Volume 8, Chapter 10 -- Early Voyages of the English to India, after the Establishment of the East India Company: *section index*

Volume 8, Chapter 10, Section 16 -- Ninth Voyage of the East India Company, in 1612, by Captain Edmund Marlow.[68]

We sailed from the Downs on the 10th February, 1612, in the good ship James, and crossed the equator on the 11th April.[69] The 27th of that month, at noon, we were in latitude, by observation, 19° 40' S. and in longitude, from the Lizard, 11° 24' W. We this day saw an island fourteen leagues from us in the S.E. which I formerly saw when I sailed with Sir Edward Michelburne. It is round like Corvo, and rises rugged, having a small peaked hill at its east end. Its lat. is 23° 30' S. and long. 10° 30' W. from the Lizard; and there is another island or two in sight, seven or eight leagues E.N.E. from this.[70]

We saw the island of St. Lawrence on the 29th June, and anchored in five fathoms water in the bay of St. Augustine on the 28th at night. Next day we weighed, and brought the ship to anchor in the river, one anchor being in thirty-five and the other in ten fathoms. A ship may ride here in shallower water at either side, the deep channel being narrow. In this anchorage no sea can distress a ship, being protected by the land and shoals, so that it may well be called a harbour, from its safety. We remained here twenty days, and sailed for Bantam on the 18th of July.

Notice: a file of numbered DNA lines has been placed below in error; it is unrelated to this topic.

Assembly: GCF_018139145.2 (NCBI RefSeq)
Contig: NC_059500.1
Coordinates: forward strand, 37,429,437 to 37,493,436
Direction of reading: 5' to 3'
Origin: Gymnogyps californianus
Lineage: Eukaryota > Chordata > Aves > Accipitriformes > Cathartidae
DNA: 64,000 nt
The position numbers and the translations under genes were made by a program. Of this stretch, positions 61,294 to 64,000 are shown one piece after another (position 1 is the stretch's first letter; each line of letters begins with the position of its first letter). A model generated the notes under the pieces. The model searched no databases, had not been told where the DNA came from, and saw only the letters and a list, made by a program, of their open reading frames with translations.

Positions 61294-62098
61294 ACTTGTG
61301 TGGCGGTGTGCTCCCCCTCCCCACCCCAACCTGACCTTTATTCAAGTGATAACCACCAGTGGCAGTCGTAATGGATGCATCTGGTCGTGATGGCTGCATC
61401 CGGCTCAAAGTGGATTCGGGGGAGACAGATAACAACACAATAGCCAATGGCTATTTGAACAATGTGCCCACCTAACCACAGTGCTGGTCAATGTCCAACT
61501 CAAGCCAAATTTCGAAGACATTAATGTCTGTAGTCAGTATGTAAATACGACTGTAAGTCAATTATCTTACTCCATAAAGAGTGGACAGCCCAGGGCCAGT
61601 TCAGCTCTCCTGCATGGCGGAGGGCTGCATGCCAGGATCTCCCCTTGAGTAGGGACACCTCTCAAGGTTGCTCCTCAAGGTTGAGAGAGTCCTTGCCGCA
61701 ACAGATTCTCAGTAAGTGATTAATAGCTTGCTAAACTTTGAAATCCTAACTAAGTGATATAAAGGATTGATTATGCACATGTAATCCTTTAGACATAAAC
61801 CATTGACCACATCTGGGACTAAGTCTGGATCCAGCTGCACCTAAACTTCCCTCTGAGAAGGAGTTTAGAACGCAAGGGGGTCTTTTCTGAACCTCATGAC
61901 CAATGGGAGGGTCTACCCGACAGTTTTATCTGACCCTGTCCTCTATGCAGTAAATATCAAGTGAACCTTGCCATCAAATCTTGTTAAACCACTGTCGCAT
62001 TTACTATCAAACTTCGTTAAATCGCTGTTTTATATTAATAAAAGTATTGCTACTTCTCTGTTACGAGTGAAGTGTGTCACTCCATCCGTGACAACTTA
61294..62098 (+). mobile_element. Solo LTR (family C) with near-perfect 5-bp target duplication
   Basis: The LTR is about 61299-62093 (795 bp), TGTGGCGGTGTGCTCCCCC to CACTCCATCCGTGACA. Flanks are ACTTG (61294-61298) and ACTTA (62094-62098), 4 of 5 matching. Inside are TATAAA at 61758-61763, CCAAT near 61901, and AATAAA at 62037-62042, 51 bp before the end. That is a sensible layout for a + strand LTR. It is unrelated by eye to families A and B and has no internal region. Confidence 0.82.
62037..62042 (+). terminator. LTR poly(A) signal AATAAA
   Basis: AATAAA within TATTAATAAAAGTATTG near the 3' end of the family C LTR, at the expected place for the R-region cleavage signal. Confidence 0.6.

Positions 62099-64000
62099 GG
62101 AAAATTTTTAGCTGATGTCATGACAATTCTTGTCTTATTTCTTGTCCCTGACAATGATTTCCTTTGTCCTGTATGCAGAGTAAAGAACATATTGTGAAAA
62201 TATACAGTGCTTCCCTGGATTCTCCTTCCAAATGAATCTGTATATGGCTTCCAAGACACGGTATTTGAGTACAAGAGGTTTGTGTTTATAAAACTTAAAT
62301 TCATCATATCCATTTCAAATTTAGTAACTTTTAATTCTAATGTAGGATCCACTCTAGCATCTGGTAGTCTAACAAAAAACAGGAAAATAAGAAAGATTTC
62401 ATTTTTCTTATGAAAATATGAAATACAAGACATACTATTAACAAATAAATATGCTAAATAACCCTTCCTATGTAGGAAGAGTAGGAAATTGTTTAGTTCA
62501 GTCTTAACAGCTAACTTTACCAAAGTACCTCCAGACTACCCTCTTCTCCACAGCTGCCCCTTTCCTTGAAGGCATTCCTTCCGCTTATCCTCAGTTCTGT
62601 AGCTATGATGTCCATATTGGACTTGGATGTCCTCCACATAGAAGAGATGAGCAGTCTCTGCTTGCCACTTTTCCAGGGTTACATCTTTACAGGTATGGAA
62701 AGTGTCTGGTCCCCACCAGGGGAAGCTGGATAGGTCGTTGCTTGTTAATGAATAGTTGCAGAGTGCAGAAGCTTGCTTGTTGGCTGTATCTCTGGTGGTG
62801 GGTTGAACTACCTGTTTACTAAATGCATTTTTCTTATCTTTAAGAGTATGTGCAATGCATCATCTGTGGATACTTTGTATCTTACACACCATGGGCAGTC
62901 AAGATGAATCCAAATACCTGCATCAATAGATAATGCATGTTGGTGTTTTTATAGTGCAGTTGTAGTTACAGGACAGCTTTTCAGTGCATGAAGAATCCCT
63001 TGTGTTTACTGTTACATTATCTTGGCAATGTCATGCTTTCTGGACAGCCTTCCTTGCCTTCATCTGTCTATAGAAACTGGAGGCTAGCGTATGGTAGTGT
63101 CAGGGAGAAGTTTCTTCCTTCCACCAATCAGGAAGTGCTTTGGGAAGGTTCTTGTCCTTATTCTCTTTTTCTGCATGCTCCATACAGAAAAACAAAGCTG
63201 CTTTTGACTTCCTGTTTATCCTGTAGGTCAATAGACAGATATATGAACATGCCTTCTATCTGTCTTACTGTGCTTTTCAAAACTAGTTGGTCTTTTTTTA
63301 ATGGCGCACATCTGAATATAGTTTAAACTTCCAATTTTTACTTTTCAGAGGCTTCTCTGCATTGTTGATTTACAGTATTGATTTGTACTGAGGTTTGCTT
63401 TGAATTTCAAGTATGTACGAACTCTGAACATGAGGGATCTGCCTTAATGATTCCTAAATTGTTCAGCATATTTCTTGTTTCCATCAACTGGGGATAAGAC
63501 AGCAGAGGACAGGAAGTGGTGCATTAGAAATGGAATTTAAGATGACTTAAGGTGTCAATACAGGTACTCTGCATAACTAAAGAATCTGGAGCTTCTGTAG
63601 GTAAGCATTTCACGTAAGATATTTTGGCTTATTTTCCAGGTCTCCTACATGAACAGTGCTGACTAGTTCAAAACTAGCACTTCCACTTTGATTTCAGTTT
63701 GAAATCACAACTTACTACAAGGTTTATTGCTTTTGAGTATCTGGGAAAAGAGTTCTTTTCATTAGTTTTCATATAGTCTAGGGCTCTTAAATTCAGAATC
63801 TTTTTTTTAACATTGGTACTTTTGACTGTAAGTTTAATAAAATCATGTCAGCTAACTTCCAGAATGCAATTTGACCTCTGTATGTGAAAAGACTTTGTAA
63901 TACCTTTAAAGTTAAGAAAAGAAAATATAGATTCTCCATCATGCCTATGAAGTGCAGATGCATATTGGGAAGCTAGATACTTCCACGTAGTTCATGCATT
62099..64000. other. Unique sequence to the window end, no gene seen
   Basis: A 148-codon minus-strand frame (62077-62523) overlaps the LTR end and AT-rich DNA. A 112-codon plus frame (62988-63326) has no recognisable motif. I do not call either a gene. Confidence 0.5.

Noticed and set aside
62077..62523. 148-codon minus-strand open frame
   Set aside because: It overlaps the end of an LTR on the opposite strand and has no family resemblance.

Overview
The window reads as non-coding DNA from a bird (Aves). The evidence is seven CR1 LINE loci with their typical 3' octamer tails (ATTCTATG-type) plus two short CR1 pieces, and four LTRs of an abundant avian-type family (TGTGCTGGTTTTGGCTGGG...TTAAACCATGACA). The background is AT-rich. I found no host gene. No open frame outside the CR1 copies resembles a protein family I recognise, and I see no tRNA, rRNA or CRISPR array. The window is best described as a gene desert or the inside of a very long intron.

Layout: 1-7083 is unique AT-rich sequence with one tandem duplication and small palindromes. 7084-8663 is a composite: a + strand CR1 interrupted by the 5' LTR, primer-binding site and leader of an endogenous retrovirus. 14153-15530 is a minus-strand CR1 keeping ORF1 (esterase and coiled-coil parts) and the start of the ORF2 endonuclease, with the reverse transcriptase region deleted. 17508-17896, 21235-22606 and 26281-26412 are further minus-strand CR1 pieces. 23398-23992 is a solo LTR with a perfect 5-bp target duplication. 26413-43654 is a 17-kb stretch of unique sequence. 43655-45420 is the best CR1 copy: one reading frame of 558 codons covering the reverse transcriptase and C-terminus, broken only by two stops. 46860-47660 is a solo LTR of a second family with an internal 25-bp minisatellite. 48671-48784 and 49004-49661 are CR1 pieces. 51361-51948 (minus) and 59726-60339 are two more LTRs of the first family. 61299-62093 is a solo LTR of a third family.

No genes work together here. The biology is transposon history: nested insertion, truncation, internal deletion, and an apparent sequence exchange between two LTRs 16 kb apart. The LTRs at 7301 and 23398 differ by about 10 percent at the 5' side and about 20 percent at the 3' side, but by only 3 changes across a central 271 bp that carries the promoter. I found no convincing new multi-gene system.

In the morning of the 24th September we saw the islands of Nintam, in lat. 1° 30' S.[71] The sound between the two great islands is eighteen leagues from Priaman, and eleven leagues from the shoals before Ticoo, which must be carefully avoided during the night, by laying two or three or four leagues off till day-light. When you see three hummocks that resemble three islands, take care always to have a person stationed on the outer end of the boltsprit to give warning of any spots in your way, as there are coral beds, which may be easily seen and avoided. The course from this sound for Ticoo or Priaman is E.N.E. to these shoals. In passing this sound, keep your lead always going, and come no nearer the large southern island than the depth of sixteen fathoms, as there are shoals towards the east side, and a breach or ledge also off the northern island, on the larboard going in for Priaman. When nearing the shoals of Ticoo, set the three hummocks on the main, which look like islands, as all the land near them is very low; and when you have these hummocks N.E. by E. then are you near the shoals, and when the hummocks are N.N.E. you are past the shoals. But great care is necessary everywhere, as it is all bad ground hereabout, till past the high land of Manancabo, which is in lat 4° 30' S. or thereby.